INTERVIEW: Steve Davis, Virgin Money Unity Arena | NARC. | Reliably Informed | Music and Creative Arts News for Newcastle and the North East

Narc. Magazine Online

Reliably informed

Words: Steve Davis

The eventual outcome for the Virgin Money Unity Arena was a world away from the initial idea! We started with people standing alongside their cars and driving in but we quickly realised the sound would be awful with 500 cars facing an outdoor festival PA. As we went the guidelines changed so we were able to lose the cars and add the platforms so there was a natural barrier between all the pitches. We were super happy with where it ended up however, and feel like it was as close to normality as we could push it whilst respecting social distancing and people’s health and safety.

In terms of delivering a Covid-safe live music experience with only eight weeks notice from approval to build, I feel very proud of what our team created. We almost didn’t have any expectations as the turnaround was so quick which helped us enjoy more as we went.

Sam Fender’s opening night obviously meant a lot to us, coming out to a local hero was something else in the circumstances and definitely left a lump in my throat. As the shows started kicking in Van Morrison was definitely a highlight, he was amazing and it was a great evening weather wise which added to it. The other main highlight was the closing night, we were obviously cut short due to the local lockdown and Chase & Status fully embraced being the final performers. The crowd interaction and the atmosphere that night was sensational.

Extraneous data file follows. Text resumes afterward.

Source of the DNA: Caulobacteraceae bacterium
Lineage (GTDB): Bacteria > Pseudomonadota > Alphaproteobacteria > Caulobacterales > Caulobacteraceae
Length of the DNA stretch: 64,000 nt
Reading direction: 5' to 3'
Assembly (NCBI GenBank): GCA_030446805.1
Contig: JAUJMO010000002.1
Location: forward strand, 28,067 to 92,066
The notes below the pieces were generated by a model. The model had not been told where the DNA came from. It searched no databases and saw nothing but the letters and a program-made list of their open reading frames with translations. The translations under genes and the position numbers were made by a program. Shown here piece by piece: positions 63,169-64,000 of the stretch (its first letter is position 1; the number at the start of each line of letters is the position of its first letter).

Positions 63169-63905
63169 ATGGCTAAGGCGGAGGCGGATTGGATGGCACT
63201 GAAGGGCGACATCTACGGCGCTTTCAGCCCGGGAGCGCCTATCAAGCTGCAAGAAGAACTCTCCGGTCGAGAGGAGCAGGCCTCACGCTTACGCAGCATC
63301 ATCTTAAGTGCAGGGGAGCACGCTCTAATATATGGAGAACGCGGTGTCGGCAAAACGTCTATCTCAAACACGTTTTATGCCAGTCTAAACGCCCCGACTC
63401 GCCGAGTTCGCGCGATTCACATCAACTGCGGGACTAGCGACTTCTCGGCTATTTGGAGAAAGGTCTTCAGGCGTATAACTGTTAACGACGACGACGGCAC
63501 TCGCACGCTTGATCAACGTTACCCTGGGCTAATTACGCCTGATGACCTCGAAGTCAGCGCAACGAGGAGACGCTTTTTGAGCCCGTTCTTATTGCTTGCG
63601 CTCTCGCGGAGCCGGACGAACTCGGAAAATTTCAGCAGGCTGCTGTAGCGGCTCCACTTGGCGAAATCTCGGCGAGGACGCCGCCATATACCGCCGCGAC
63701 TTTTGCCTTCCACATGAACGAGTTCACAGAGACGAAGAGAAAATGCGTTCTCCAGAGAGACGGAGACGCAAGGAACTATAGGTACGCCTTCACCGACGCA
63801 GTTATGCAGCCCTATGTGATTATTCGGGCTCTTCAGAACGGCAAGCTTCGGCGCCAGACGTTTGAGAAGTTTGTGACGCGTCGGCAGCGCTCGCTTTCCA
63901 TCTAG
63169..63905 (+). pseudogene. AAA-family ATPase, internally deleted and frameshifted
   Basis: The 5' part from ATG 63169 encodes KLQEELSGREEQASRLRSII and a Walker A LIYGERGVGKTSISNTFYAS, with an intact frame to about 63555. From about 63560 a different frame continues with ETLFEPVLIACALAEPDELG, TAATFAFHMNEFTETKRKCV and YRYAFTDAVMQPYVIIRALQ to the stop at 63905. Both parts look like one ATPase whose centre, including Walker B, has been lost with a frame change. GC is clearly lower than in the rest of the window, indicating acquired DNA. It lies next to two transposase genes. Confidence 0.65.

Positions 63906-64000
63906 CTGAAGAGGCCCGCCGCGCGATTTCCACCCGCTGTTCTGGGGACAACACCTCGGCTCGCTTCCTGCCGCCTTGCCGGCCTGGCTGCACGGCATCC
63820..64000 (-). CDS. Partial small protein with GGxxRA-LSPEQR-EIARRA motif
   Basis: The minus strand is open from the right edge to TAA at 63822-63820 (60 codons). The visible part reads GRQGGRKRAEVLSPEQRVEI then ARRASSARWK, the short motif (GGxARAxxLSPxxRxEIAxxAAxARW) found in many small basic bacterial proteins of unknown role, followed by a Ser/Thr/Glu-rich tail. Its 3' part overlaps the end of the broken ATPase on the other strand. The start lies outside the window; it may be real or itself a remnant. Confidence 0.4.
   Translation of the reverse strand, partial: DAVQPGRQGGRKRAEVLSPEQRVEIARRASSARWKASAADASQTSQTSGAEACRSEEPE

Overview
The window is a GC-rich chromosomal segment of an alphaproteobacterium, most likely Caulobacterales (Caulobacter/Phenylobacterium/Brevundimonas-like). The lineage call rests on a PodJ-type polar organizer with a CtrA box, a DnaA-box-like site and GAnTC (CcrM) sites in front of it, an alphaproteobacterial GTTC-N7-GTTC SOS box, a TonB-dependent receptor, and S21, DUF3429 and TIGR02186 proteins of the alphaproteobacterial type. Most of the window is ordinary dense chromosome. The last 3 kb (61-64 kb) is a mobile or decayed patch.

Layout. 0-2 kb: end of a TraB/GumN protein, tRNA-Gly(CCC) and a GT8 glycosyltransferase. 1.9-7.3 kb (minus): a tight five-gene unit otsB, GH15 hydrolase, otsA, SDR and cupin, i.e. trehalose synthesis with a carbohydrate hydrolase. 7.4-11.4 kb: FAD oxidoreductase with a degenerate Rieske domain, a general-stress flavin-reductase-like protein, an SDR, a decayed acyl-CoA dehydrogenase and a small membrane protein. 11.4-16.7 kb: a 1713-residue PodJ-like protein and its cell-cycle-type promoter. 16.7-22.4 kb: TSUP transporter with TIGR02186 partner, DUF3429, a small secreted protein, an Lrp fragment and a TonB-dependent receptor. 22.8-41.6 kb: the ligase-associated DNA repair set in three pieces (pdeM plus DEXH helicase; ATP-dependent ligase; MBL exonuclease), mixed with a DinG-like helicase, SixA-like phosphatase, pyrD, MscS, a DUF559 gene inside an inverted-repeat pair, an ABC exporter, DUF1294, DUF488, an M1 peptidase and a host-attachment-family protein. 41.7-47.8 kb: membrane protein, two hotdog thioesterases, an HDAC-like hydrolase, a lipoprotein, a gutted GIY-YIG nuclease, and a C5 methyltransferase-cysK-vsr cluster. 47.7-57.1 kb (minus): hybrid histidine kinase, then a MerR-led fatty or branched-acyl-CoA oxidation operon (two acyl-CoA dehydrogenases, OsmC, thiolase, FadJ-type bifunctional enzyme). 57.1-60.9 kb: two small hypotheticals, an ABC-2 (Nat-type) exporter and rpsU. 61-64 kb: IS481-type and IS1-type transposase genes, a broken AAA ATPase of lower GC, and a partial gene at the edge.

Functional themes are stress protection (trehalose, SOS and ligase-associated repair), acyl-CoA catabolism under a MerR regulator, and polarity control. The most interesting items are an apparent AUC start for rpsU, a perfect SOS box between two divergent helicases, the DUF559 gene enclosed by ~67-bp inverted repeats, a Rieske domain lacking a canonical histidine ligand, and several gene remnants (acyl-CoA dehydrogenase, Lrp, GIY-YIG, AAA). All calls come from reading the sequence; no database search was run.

During the summer, a little bit of hope to people went a very long way, live music fans need that stimulation – I certainly do – which is why we fought so hard to make the shows happen. It’s been a terrible year for people in general and a lot of people’s mental health will be at an all time low. It’s great to see examples of innovation and how people are responding to these difficult times though. We need to be strong, we need to be resilient and we need to be innovative to outlast the virus. Live music and music in general can definitely repair mental health, there will be so many hits written throughout this pandemic; if you look at it positively there is hopefully an avalanche of good music to come from it.

We think that there may more shows to come; as much as we’d love things to go back to normal it seems like it will be later on in 2021 so we are actively looking at the Spring and making plans for the event to return.

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